Toc, toc, toc. I peel one eye open. Toc, toc. I close it again. The house we're in is made out of wood and we're close to the sea. So perhaps this indeterminable noise might be somehow connected to either or both. I exhale and peek up at the slated ceiling. Someone will make coffee soon. Usually not me.
My parallel life involves a farm with rescued animals. They occupy most of my time. I also have a pickup truck and wear a broad-brimmed hat. My husband of ten years has a bit of a belly, due to the amount of biscuits we consume. Naturally they don't show on me one bit. My parallel metabolism deals with chocolate, ice cream and biscuits in a stern and effective manner.
A planet in orbit of the sun has lost her sense of time and space. She circles in repetitive contentment around the one that gives her life, that nurtures and feeds her addiction. There is nothing unpleasant about her existence and yet a lingering feeling persists. Is this what existence is meant to be like?
Priscilla had a lot on her plate. So this was outrageous. How could this silly rat of a physician suggest that she walk! What did he mean "walk"?! Walk where? Priscilla knew from the moment she entered his practice that she’d made a mistake. She should have never listened to Alibert. Alibert was her husband and they had been together for the better part of their lives during which they had made approximately 327 children ...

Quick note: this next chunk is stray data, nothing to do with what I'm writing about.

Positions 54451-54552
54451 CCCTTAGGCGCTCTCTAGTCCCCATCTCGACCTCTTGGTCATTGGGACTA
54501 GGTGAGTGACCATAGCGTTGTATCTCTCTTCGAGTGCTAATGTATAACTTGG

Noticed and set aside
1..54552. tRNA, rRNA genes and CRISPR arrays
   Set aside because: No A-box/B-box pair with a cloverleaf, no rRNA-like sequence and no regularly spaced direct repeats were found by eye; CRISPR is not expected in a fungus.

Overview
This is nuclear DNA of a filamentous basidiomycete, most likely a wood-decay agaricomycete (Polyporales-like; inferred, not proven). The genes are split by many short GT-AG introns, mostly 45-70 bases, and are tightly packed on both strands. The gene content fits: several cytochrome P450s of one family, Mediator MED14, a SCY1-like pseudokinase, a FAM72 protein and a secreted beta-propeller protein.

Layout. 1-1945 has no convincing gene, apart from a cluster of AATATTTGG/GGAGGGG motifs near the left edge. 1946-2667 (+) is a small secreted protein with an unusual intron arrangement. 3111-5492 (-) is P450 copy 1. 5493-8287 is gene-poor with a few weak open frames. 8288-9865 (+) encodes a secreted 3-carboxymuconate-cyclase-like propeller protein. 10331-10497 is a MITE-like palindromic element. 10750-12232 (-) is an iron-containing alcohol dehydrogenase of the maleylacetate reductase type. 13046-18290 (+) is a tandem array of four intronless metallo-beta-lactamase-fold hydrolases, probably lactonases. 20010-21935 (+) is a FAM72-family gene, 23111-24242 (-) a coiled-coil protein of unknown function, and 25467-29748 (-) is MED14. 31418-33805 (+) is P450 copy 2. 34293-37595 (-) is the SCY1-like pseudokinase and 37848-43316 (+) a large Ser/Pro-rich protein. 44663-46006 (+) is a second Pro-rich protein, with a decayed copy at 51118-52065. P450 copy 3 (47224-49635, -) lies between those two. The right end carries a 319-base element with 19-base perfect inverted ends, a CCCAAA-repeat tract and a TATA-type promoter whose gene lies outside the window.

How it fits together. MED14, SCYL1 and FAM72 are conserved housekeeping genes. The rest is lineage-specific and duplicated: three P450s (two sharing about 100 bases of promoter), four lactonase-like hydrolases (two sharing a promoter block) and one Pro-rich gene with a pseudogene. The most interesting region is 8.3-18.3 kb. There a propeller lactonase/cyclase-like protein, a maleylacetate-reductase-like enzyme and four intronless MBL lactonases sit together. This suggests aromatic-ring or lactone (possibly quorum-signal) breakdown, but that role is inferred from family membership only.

There is an underlying network that either tightens or loosens whenever you find yourself in the company of friends. And of strangers. Anyone who at one point in their life worked in theatre knows that it can be a hostile home, a place where one might not always feel welcome. A place of competition and unrest. And yet there is a structure which holds a theatre together, a structure of love, of passion and of kindness.
I am in London and I can see the stars tonight. They're glistening and I wonder if the sensation has always been like this. I cannot remember the soles of my feet from when I was younger. London and I have grown apart during years of separation. There appears to be nothing left to connect us to the other and yet a feeling lingers.
The skeleton fish lay on that beach. It hadn’t lived in a year or so. Sand grind down its delicate frame with one eye turned up toward the sky. It was an eye intact, not feasted upon like the other. The skeleton fish knew of its demise, alas its journey here was dubious. How had it come to this?
There it was, my happy place, in the South of France. Each time upon entering I was reassembled into a new draft of myself. For hours I would stare at the sea. I would write, and eat, and sleep. And sometimes I would walk in the garden. Alone.
Sometimes the tiny lady opens the windows at both ends of her apartment and along with the odd lost insect an airy breeze flows through. For an instant the oh so opposite sides of the house are connected: the northern façade along the street with the southern façade facing jungled trees.